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MG 34s in WWI were great weapons but were sensitive to humidity, dirt, and mud. Those factors, combined with its complex and expensive manufacturing process, led to the introduction of Großfuß AG’s MG 42.
The MG 42 employed a recoil-operated roller locking mechanism and a recoil booster at the muzzle to improve reliability and rate of fire. Additionally, the manufacturing process used fewer strategic resources, was cheaper, and required half the man-hours to complete.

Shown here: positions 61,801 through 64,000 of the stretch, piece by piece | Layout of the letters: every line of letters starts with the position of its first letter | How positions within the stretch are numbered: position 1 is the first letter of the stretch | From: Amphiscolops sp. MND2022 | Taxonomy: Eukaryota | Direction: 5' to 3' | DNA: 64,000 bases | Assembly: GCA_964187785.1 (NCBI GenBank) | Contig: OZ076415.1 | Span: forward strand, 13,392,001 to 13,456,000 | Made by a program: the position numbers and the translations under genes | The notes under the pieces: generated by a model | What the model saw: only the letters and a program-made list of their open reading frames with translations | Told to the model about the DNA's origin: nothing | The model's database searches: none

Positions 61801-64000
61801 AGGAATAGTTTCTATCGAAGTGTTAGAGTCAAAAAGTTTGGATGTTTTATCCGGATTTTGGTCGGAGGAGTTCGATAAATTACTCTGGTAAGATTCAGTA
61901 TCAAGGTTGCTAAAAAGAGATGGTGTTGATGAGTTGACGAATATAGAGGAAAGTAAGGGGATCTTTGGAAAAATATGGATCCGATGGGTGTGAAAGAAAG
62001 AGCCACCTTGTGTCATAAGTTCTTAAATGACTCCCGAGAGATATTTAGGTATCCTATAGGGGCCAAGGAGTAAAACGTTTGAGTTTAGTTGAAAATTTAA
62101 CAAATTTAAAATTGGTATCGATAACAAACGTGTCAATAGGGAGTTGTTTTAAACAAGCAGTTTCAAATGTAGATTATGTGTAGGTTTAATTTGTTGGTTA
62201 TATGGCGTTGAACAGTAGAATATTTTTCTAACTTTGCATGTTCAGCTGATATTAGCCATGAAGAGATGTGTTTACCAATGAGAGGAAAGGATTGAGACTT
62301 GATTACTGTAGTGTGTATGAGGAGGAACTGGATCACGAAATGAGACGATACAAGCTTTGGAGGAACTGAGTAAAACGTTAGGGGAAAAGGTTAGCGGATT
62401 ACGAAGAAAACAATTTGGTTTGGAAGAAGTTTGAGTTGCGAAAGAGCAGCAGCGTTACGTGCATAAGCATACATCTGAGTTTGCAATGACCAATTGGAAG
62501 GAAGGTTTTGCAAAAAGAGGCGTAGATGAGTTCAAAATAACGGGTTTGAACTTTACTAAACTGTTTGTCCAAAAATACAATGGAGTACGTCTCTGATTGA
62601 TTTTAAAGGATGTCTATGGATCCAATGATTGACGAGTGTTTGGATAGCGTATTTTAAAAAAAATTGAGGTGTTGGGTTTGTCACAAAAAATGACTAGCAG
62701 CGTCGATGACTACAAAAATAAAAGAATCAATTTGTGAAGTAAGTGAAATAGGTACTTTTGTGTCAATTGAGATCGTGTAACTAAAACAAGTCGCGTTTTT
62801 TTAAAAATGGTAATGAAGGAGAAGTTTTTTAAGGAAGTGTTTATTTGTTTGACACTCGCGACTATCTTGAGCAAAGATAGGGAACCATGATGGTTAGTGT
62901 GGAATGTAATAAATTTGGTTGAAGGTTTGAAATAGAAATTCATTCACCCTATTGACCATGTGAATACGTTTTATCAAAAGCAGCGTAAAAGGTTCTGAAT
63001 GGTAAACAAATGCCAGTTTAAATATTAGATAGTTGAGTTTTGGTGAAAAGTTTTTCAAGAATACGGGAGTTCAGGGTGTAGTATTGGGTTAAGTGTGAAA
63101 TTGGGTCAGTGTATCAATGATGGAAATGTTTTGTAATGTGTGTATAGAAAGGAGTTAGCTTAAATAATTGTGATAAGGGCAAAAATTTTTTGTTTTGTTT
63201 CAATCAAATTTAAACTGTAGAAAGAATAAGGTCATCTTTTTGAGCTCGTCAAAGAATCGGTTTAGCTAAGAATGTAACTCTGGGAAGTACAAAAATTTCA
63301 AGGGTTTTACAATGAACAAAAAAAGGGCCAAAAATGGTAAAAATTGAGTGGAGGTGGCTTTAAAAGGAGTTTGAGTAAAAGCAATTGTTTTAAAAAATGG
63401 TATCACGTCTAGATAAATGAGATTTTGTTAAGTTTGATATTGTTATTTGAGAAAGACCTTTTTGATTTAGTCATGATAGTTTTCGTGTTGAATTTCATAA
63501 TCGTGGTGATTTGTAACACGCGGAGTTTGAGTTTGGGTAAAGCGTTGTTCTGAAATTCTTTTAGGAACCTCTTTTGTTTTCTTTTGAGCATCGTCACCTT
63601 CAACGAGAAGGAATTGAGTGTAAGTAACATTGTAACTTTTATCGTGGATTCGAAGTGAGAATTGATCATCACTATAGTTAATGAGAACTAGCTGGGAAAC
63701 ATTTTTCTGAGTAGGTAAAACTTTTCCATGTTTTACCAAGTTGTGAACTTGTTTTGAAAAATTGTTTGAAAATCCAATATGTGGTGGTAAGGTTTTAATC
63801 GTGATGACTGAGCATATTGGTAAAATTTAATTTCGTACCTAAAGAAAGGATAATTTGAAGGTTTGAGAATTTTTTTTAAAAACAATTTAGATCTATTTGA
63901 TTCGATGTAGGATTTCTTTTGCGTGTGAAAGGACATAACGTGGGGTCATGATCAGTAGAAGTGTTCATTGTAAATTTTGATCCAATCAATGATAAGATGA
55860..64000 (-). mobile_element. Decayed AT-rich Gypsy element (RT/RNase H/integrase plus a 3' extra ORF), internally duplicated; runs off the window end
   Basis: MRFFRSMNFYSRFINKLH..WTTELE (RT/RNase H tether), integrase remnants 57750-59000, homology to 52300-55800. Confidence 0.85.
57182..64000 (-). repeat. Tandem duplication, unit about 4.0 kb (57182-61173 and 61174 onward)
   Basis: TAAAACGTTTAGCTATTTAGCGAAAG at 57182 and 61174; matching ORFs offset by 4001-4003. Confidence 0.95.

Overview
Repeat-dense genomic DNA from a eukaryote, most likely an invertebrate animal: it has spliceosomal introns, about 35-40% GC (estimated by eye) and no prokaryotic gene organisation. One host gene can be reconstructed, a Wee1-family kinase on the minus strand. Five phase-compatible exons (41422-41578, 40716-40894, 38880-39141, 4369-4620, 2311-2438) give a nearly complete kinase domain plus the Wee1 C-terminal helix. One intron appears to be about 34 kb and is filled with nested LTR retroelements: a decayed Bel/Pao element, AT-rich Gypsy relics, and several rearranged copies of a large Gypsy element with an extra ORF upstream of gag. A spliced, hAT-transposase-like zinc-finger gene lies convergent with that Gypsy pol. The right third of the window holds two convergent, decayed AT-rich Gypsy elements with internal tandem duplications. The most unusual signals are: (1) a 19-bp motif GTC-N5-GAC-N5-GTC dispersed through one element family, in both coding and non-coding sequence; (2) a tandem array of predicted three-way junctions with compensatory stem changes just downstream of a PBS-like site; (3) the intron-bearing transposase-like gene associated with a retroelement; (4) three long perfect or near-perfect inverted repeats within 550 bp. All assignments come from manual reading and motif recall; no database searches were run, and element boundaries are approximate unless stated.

It quickly became the talk of the town when it was first seen in 1942. Its performance on the battlefield earned it the nickname “Hitler’s Buzzsaw.”
During the Cold War, it was further modified but retained most of its core design. Finally, in 1968, a version called the MG 3 featured better advancements. It had an improved ammunition feeding mechanism with a belt retaining pawl, an anti-aircraft sight, and a new ammunition box to improve its performance.
Today, 48 countries still use the remarkable MG 3.